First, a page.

This post’ll be a short one tonight, since I just had to watch Adventureland (and thank god I did – that’s a great movie).

The analysis of enforcement doesn’t seem well-suited to a statistical approach, and I think it’s because there’s no pattern or distribution to be explained or predicted.  There aren’t any awards for enforcement, and top-ten lists of enforcers aren’t sufficiently … important? … to warrant prediction.

However, predicting which cities in the NHL will host the games with the most physical action is undeniably of public benefit.  As the League has cracked down on fighting and physical play over the years, it’s become increasingly important to find out where the good physical games will be played.

Although consideration for a scale of game physicality is appropriate, for now we’ll just tally the number of hits per game between each pairing of teams:

prefix nhl: <http://www.nhl.com/>
construct {
  _:z a nhl:HitsSummary . _:z nhl:participant ?x .
  _:z nhl:participant ?y . _:z nhl:value ?v }
  {  select ?x ?y (count(?h) as ?v)
     {  ?g nhl:hometeam ?x . ?g nhl:awayteam ?y .
        ?g nhl:play ?h . ?h a nhl:Hit . }
  group by ?x ?y	}

I’d like to take these results and tie them to the geo-coordinates of each team’s home city, so that I can generate a map depicting the relative physicality of each city that season.

To do this, I can use DBpedia’s endpoint to grab each team’s city’s lat/long.  On inspection, it seems that the DBpedia data provides the relevant geo-coordinates in decimal-minute-second form.  I’d much rather have it in decimal format (so that I can associate a single value for each of latitude and longitude to a team), so a little arithmetic is in order.  Fortunately, Sparql 1.1 allows arithmetic expressions in the select clauses.  Here’s the longitude query (with the latitude query being similar):

prefix rdfs: <http://www.w3.org/2000/01/rdf-schema#>
prefix dbo: <http://dbpedia.org/ontology/>
prefix dbp: <http://dbpedia.org/property/>
prefix nhl: <http://www.nhl.com/>
construct { ?team nhl:longitude ?v . ?team nhl:name ?name }
  {  select ?team ?name
            ( -1 * (?d + (((?m * 60) + ?s) / 3600.0)) as ?v)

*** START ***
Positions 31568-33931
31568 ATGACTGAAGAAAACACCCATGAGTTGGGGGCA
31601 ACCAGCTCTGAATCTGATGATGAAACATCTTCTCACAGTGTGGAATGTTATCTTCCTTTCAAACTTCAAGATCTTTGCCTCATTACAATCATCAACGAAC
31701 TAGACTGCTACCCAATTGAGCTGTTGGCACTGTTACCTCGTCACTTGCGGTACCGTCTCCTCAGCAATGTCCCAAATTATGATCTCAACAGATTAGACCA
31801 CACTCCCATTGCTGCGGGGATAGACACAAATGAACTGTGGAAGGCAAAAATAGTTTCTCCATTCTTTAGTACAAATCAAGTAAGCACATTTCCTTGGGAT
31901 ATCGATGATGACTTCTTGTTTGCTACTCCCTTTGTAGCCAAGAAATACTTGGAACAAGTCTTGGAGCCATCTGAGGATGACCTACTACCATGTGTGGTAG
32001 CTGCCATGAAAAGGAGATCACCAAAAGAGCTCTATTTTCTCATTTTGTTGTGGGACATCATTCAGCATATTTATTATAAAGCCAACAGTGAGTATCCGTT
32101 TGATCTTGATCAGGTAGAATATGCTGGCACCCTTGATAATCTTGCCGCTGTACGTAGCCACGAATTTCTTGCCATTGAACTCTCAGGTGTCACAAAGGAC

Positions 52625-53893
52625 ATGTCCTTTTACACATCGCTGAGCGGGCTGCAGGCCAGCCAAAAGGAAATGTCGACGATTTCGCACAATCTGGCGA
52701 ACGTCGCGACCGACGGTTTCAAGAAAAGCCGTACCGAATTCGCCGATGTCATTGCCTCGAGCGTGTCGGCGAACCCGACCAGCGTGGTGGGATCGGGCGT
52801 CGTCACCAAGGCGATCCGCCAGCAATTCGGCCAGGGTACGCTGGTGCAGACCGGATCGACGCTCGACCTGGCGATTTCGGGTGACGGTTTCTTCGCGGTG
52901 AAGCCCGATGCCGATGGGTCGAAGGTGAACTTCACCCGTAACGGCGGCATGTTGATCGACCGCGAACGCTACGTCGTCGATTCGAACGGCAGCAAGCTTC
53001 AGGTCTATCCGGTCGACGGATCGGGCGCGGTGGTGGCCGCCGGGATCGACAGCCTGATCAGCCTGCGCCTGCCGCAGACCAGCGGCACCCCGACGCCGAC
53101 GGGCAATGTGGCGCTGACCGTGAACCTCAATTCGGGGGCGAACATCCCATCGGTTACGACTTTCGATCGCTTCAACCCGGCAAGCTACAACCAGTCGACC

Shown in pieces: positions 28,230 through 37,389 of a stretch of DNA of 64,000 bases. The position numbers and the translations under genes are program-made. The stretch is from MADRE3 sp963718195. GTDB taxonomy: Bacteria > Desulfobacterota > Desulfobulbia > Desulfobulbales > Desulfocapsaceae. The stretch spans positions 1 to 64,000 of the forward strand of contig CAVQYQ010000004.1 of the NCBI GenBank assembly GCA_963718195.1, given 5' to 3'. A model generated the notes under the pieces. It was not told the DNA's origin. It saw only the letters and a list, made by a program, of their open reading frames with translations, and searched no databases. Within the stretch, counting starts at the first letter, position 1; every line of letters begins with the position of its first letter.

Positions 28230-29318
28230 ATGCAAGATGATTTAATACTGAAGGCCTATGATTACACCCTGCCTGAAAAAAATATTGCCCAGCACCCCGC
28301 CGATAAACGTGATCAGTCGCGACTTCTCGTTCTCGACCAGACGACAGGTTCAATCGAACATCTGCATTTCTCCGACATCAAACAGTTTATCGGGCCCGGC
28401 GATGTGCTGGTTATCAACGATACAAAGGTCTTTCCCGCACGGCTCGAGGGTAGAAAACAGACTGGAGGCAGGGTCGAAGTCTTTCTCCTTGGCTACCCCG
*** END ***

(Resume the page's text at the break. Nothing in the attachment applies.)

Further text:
{  ?team a dbo:HockeyTeam . ?team rdfs:label ?name .
        ?team dbp:city ?cityname . ?city rdfs:label ?cityname .
        ?city dbp:longd ?d; dbp:longm ?m; dbp:longs ?s .
        filter ( lang(?name) = 'en') }}

The DBpedia server is a little persnickety about memory, so it complains if I try to ask for lat and long in the same query.

You might be wondering about that -1 in the front of that arithmetic.  Longitude is positive or negative depending on whether it’s east or west of the Prime Meridian.  Since all the NHL hockey teams are west of the Meridian, the decimal longitude is negative.  If the DBpedia endpoint were compliant with the very latest Sparql 1.1 spec, I could have used an IF operator to interpret the East/West part of the coordinate.  However, it seems that feature isn’t implemented yet in DBpedia’s server, so this’ll have to do.

All that’s left is to query for each game, its home and away teams, and join those results with the relevant coordinates and hits-summary.  That query might take a few minutes for a whole season, but it’s a static result and thus safe to save off as an RDF file for quick retrieval later.

What does this have to do with enforcement?  Well, with next season’s schedule and the current rosters, we might be able to predict this physicality distribution based on the enforcement of the players on each team for each game.  Perhaps teams with higher enforcement correlate with more physical games.  Or, maybe a game tends to have higher physicality when one team has much more enforcement than the other.  And with historical data from past seasons, there should be some opportunity for verification.  And maybe even neat maps.

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